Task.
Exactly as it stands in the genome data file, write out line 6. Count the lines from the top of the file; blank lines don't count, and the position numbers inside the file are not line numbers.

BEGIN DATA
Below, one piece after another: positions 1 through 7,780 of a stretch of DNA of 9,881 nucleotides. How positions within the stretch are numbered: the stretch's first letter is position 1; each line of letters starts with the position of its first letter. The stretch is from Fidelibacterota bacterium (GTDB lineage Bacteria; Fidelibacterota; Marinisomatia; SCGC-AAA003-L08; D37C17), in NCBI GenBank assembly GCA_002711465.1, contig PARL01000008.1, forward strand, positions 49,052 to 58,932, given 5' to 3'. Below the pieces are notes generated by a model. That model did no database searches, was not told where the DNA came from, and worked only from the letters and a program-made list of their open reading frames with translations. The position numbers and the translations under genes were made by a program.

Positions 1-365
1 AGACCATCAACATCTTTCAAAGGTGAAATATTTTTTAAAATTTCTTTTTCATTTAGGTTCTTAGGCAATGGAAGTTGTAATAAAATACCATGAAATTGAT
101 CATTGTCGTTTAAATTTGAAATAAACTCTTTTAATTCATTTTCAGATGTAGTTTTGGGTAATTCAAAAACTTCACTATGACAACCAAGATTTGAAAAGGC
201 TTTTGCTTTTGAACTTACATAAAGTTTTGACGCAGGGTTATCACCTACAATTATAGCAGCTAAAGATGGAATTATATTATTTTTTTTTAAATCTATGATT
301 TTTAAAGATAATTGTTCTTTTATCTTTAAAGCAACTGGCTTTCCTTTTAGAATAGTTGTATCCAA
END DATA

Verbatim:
301 TTTAAAGATAATTGTTCTTTTATCTTTAAAGCAACTGGCTTTCCTTTTAGAATAGTTGTATCCAA